House moves bill to remove pilot status from state’s virtual charter schools

North Carolina’s two virtual charter schools would become permanent fixtures on the state’s school choice landscape if a bill approved by the House on Thursday becomes law.

Senate Bill 671 to remove the pilot status from N.C. Cyber Academy (NCCA) and N.C. Virtual Academy (NCVA) was approved on a 72-23 vote, and was returned to the Senate. The schools would be granted five-year charters, then be eligible to apply for a 10-year renewal after the 2026-27 school year.

Rep. Jeffrey Elmore

“What we are doing with this, is we’re putting them in the rotation to be at the same standards as the other charter schools,” said Rep. Jeffrey Elmore, a Wilkes County Republican. “It ends the pilot status.”

The two charters provide remote learning to thousands of students across the state. Making them permanent will provide parents and students in small districts with remote learning options, Elmore said.

The proposed law would allow school districts to create or continue remote academies permitted during the pandemic. Smaller districts don’t have the resources to create such academies, Elmore said.

Several lawmakers complained that House members didn’t have enough time to “digest” the bill. The bill is dated June 8. Some lawmakers said they saw it for the first time Thursday.

Rep. Abe Jones

“I can’t digest it that fast,” Rep. Abe Jones, a Wake County Democrat said.

Elmore said the state’s remote learning efforts have been like the “wild, wild west” with districts doing “whatever, however, whenever” to provide students with virtual learning opportunities.

SB 671, Elmore said, will put parameters around remote learning to ensure students receive quality instruction.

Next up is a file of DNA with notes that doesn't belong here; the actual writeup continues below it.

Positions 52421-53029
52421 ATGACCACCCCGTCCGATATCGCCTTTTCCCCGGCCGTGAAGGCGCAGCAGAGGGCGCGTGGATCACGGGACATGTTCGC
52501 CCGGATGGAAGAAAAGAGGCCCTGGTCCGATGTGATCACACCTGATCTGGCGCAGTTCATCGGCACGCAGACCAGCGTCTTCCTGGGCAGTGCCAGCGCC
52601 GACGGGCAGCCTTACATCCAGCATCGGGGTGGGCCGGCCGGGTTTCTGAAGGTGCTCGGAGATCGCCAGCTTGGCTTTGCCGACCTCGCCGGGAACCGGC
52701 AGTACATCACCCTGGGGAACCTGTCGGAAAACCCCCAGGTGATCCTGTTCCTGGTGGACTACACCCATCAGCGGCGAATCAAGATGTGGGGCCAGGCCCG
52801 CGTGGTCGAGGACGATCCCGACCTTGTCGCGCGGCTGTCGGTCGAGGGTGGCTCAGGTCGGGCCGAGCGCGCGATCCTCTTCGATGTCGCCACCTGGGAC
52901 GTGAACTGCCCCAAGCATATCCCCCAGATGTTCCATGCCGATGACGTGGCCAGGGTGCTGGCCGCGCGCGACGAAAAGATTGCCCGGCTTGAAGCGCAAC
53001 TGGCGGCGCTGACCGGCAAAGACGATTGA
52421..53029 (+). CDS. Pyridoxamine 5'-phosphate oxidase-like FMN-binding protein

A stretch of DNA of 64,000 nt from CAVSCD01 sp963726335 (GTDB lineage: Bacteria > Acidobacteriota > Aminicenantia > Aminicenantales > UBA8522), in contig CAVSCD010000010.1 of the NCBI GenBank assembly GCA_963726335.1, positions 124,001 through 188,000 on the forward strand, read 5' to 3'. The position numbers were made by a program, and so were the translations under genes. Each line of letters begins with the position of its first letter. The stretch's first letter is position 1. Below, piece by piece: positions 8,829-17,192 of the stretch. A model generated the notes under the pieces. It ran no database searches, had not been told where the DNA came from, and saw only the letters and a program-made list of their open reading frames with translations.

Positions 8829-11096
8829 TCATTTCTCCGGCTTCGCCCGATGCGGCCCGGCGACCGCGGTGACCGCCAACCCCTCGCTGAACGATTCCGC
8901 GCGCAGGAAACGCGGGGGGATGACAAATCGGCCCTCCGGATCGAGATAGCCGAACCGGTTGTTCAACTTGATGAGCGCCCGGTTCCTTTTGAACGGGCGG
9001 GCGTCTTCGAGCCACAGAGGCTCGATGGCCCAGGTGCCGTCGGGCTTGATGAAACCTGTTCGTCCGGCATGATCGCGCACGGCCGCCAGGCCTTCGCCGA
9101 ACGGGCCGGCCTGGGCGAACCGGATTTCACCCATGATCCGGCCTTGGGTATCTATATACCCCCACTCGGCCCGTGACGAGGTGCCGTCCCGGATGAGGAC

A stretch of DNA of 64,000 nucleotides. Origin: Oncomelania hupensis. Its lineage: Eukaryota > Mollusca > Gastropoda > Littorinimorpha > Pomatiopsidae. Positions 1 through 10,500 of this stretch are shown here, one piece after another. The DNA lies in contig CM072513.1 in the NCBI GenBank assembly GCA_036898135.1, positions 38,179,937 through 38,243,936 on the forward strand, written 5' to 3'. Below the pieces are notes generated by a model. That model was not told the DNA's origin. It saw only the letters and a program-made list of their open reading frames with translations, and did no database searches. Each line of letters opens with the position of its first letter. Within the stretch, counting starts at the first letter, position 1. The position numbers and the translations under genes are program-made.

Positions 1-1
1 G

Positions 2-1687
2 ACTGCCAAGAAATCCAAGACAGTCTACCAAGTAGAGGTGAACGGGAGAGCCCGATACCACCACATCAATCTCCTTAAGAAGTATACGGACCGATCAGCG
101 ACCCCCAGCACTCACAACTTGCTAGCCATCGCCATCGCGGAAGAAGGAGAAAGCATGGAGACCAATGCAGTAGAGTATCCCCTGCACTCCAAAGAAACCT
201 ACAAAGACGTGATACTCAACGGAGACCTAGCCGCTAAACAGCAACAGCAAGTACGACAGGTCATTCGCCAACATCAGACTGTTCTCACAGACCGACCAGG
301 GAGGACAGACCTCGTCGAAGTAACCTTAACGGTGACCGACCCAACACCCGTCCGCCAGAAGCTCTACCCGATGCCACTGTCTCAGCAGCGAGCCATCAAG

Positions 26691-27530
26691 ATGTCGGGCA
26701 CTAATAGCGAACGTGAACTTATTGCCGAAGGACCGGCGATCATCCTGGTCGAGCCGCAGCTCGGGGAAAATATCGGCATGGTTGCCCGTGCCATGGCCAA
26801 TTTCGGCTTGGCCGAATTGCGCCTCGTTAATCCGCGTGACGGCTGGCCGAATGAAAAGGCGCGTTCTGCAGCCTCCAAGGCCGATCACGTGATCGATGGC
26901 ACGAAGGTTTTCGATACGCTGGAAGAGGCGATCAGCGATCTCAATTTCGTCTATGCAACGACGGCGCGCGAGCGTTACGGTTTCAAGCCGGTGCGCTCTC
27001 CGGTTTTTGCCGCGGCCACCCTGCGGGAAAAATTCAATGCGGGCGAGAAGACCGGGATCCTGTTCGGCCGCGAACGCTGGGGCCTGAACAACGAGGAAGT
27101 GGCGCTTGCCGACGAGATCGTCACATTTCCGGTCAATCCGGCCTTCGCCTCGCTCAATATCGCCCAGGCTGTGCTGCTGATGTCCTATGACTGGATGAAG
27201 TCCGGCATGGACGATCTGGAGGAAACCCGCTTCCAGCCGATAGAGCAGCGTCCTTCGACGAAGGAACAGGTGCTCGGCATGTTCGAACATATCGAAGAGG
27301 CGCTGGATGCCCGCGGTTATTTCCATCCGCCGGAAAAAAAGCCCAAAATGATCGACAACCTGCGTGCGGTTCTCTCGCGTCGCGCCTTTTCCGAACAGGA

If the bill becomes law, districts, for example, could continue to provide remote learning when inclement weather forces schools to close. And beginning in the 2023-24 school year, districts could establish permanent remote academies to accommodate students and parents who believe remote learning is best for their family’s situation.

The bill also repeals the sunset clause permitting limited virtual instruction during emergency conditions and allows schools that provided virtual instruction this year to provide it next year.

The state’s two virtual charter schools have been widely criticized for their poor academic performance. Both schools have earned school performance letter grades of “D” every year since opening for the 2015-16 school year. Lawmakers waived letter grade requirements for the 2019-2020 school year because schools closed in mid-March due to the COVID-19 pandemic.

The pilot program was created in 2015. It was supposed to end after the 2018-19 school year. But lawmakers extended them through the 2022-23 and increased their enrollment caps. Both schools have claimed to have long waiting lists.

On Thursday, Jones argued that children learn best in traditional school settings.

“The best education, in my opinion, humbly submitted, is the education that you get when you mix and mingle and sit with your backside in the seat with the teacher up front and you mix and mingle with your fellow students,” Jones said.

Rep. Larry Pittman, a Republican from Cabarrus County, agreed with Jones. He said the bill feels rushed.

“I do have some concerns about what happened the last couple of years,” Pittman said. “When schools got shut down and everything, we all know, whether you want to admit it or not, that education suffered during this virtual stuff.”

Rep. David Willis, a Union County Republican, said some students learn better remotely.

“We’ve got to have opportunities for students to learn the way that fits them best, that fit their family situation best,” Willis said. “Not all children are designed to be in a classroom, sitting there for several hours a day in that same type of system that we’ve had for 30 years.”

Rep. Jay Adams, a Catawba County Republican, said the state must continue to improve its virtual school offerings.

“We did not have an opportunity to properly develop it [remote learning] during the pandemic, but that doesn’t mean we should let it go,” Adams said. “I think this bill is a good beginning point for us to continue the development of remote learning.”

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